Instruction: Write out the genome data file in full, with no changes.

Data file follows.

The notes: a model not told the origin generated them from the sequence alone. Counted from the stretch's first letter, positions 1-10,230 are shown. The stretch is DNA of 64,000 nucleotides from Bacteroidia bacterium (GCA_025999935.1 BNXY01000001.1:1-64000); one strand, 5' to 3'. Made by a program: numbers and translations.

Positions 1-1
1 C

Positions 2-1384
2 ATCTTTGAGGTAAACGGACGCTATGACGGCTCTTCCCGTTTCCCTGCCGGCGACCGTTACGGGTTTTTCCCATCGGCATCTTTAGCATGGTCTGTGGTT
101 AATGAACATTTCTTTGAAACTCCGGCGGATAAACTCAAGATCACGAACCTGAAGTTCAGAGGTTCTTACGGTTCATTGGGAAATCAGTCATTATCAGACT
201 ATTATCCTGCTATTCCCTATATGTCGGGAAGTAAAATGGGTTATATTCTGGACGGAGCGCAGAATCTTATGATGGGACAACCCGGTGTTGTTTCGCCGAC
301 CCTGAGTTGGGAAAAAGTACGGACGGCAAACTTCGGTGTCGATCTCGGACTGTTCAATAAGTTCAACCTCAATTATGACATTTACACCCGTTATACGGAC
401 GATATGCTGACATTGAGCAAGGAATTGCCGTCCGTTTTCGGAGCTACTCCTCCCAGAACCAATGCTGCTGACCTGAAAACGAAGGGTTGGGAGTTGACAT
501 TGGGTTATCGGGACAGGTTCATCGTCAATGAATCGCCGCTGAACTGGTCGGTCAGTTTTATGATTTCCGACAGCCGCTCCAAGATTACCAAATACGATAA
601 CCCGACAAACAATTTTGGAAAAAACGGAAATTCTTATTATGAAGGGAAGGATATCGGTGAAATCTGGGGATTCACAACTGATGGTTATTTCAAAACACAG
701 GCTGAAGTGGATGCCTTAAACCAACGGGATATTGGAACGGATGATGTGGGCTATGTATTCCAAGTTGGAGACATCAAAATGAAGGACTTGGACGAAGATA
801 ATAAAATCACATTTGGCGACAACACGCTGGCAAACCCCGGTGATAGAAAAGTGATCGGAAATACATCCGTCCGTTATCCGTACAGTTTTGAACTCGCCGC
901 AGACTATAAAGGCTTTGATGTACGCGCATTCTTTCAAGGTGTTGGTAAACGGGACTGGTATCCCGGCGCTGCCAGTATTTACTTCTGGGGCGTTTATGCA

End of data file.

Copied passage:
The notes: a model not told the origin generated them from the sequence alone. Counted from the stretch's first letter, positions 1-10,230 are shown. The stretch is DNA of 64,000 nucleotides from Bacteroidia bacterium (GCA_025999935.1 BNXY01000001.1:1-64000); one strand, 5' to 3'. Made by a program: numbers and translations.

Positions 1-1
1 C

Positions 2-1384
2 ATCTTTGAGGTAAACGGACGCTATGACGGCTCTTCCCGTTTCCCTGCCGGCGACCGTTACGGGTTTTTCCCATCGGCATCTTTAGCATGGTCTGTGGTT
101 AATGAACATTTCTTTGAAACTCCGGCGGATAAACTCAAGATCACGAACCTGAAGTTCAGAGGTTCTTACGGTTCATTGGGAAATCAGTCATTATCAGACT
201 ATTATCCTGCTATTCCCTATATGTCGGGAAGTAAAATGGGTTATATTCTGGACGGAGCGCAGAATCTTATGATGGGACAACCCGGTGTTGTTTCGCCGAC
301 CCTGAGTTGGGAAAAAGTACGGACGGCAAACTTCGGTGTCGATCTCGGACTGTTCAATAAGTTCAACCTCAATTATGACATTTACACCCGTTATACGGAC
401 GATATGCTGACATTGAGCAAGGAATTGCCGTCCGTTTTCGGAGCTACTCCTCCCAGAACCAATGCTGCTGACCTGAAAACGAAGGGTTGGGAGTTGACAT
501 TGGGTTATCGGGACAGGTTCATCGTCAATGAATCGCCGCTGAACTGGTCGGTCAGTTTTATGATTTCCGACAGCCGCTCCAAGATTACCAAATACGATAA
601 CCCGACAAACAATTTTGGAAAAAACGGAAATTCTTATTATGAAGGGAAGGATATCGGTGAAATCTGGGGATTCACAACTGATGGTTATTTCAAAACACAG
701 GCTGAAGTGGATGCCTTAAACCAACGGGATATTGGAACGGATGATGTGGGCTATGTATTCCAAGTTGGAGACATCAAAATGAAGGACTTGGACGAAGATA
801 ATAAAATCACATTTGGCGACAACACGCTGGCAAACCCCGGTGATAGAAAAGTGATCGGAAATACATCCGTCCGTTATCCGTACAGTTTTGAACTCGCCGC
901 AGACTATAAAGGCTTTGATGTACGCGCATTCTTTCAAGGTGTTGGTAAACGGGACTGGTATCCCGGCGCTGCCAGTATTTACTTCTGGGGCGTTTATGCA